This page is about the Kidney Luo channel, an acupuncture channel useful for various kinds of back pain and some kinds of chest and heart problems.
Note to readers! …
This page is a bit abstruse if you’re a beginner. It’s not that the words are any, or at least, much, more difficult than on other pages, but this is about a subject usually taught some way into acupuncture courses.
So some of the concepts need your familiarity with other ideas in Chinese medicine.
Actually, I did this page, and other luo-connecting channel pages, for me.
It means I can look up both the channel and its symptoms on my smartphone in case I forget them.
Rebellious (much like stagnant) qi in Kidney Luo channel: depressed, irritability, chest feels heavy, blocked, oppressed. An old word for this is ‘vexation‘.
Blood stasis; lumbar pain that is stabbing, lancinating, and worse at night
Phlegm: lymph nodes in the groin are swollen (can also be from Phlegm in the Spleen or Liver luo-connecting channels)
Cold in this luo channel: strong cramping pains, possibly with abdominal masses.
Coldness here would be mainly of the lower legs and feet, and particularly of the joints: knees mainly.
Heat in the Kidney luo channel: blood in the urine.
Comment on Kidney Luo
The above symptoms for each of this Kidney luo channel’s syndromes come down to us from antiquity. They are brief, and any acupuncturist would look for confirmatory symptoms before being sure.
For example, the condition of emptiness needs more than just ‘lower backache’ to diagnose ’emptiness’.
Emptiness implies deficiency, tiredness, exhaustion, overuse of resources over a period of time. If there was severe lower backache, this (emptiness) diagnosis would be wrong, although there might be two things going on, one full and one empty.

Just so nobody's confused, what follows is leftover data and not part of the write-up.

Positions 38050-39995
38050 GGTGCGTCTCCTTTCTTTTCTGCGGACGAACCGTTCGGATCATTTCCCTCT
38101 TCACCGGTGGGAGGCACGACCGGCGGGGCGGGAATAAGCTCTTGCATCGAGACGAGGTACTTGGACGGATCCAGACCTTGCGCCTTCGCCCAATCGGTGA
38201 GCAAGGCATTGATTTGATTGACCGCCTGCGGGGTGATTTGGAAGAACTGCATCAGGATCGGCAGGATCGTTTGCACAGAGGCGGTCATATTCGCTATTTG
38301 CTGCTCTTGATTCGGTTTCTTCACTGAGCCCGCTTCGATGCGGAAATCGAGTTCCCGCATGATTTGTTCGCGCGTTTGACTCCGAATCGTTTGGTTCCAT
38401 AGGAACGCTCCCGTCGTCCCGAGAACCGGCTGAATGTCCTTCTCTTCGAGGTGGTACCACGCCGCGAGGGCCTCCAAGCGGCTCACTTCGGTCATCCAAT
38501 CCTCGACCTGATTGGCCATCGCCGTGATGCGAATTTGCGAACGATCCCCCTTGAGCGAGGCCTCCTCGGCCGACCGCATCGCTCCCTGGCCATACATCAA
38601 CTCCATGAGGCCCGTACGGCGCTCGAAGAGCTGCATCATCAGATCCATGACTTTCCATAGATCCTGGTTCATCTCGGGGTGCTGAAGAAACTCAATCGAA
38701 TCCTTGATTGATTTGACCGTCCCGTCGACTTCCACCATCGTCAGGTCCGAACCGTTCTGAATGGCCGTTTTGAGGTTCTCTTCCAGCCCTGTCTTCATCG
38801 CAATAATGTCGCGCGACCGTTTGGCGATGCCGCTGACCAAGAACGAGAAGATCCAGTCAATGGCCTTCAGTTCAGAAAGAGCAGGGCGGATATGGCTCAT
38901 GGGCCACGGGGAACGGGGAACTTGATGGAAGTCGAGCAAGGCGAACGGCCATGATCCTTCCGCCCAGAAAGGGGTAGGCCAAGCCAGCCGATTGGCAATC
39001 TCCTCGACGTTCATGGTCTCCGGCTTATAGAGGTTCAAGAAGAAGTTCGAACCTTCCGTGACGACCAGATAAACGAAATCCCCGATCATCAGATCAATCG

In treating such a backache, the ‘full’ symptoms would have to be treated first.
If the acupuncturist was sure, he or she might treat both together, with the ‘fullness’ first, and when that cleared, going on to deal with the ’emptiness’.
Because such a deficiency, or emptiness, usually arrives over time, this might take several treatments, otherwise the condition of ‘fullness’ might recur, say after a sudden physical exertion or shock.
So the descriptions given reveal themselves only in the light of understanding the syndromes.
Pathway of Kidney Luo
The other consideration, for acupuncturists, is how useful the originating point, Kidney 4, can be for treating channel problems anywhere along the Kidney channel, as far up as the area of the Pericardium.
This explains how the point is used for many kinds of respiratory problems and a sense of bloating or distension in the chest, for example with asthma or wheezing.
For the same reason, it can help Heart syndromes, including palpitations and many of the mental sides of Heart qi being out of balance.
This Kidney luo channel pathway extends over the lower abdomen as well, and so this point can be used for bowel and urinary problems.
It also runs up through the anterior muscular strata of the abdomen.
If weak these muscles cannot balance the huge lumbar muscles, leading to lumbar problems.
So, for appropriate syndromes of the Kidney, this point and its pathway help both front and back of the lower torso.
For example, one thinks of people whose bellies are too big, and who suffer from lumbar pain.
For them, this point and its pathway may be appropriate.
To avoid Kidney syndromes such as this, we should all strive to exercise our bodies to keep flexible and strong. For example:
Yoga or Tai Chi; tennis; swimming; walking; climbing: all should exercise not just our spines but our lungs;